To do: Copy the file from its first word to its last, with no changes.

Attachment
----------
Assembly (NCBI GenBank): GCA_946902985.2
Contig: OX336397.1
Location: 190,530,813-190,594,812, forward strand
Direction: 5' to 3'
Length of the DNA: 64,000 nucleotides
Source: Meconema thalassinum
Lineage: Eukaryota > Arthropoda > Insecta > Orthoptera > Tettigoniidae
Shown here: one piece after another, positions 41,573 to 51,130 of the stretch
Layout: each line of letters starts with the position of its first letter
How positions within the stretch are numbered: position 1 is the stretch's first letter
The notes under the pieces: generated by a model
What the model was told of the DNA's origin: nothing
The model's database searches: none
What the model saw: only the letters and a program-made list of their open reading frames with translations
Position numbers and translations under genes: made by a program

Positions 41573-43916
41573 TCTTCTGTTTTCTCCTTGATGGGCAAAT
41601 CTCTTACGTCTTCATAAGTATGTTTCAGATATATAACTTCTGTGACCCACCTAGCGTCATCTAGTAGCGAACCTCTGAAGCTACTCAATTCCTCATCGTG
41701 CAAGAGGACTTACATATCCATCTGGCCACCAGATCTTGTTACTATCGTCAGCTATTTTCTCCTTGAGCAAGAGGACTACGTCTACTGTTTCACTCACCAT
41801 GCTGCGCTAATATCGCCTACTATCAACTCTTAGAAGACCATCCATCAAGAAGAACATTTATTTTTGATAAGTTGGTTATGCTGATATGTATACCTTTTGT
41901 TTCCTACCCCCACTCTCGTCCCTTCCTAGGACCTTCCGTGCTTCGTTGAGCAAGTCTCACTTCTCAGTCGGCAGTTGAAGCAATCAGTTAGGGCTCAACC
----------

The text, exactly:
Assembly (NCBI GenBank): GCA_946902985.2
Contig: OX336397.1
Location: 190,530,813-190,594,812, forward strand
Direction: 5' to 3'
Length of the DNA: 64,000 nucleotides
Source: Meconema thalassinum
Lineage: Eukaryota > Arthropoda > Insecta > Orthoptera > Tettigoniidae
Shown here: one piece after another, positions 41,573 to 51,130 of the stretch
Layout: each line of letters starts with the position of its first letter
How positions within the stretch are numbered: position 1 is the stretch's first letter
The notes under the pieces: generated by a model
What the model was told of the DNA's origin: nothing
The model's database searches: none
What the model saw: only the letters and a program-made list of their open reading frames with translations
Position numbers and translations under genes: made by a program

Positions 41573-43916
41573 TCTTCTGTTTTCTCCTTGATGGGCAAAT
41601 CTCTTACGTCTTCATAAGTATGTTTCAGATATATAACTTCTGTGACCCACCTAGCGTCATCTAGTAGCGAACCTCTGAAGCTACTCAATTCCTCATCGTG
41701 CAAGAGGACTTACATATCCATCTGGCCACCAGATCTTGTTACTATCGTCAGCTATTTTCTCCTTGAGCAAGAGGACTACGTCTACTGTTTCACTCACCAT
41801 GCTGCGCTAATATCGCCTACTATCAACTCTTAGAAGACCATCCATCAAGAAGAACATTTATTTTTGATAAGTTGGTTATGCTGATATGTATACCTTTTGT
41901 TTCCTACCCCCACTCTCGTCCCTTCCTAGGACCTTCCGTGCTTCGTTGAGCAAGTCTCACTTCTCAGTCGGCAGTTGAAGCAATCAGTTAGGGCTCAACC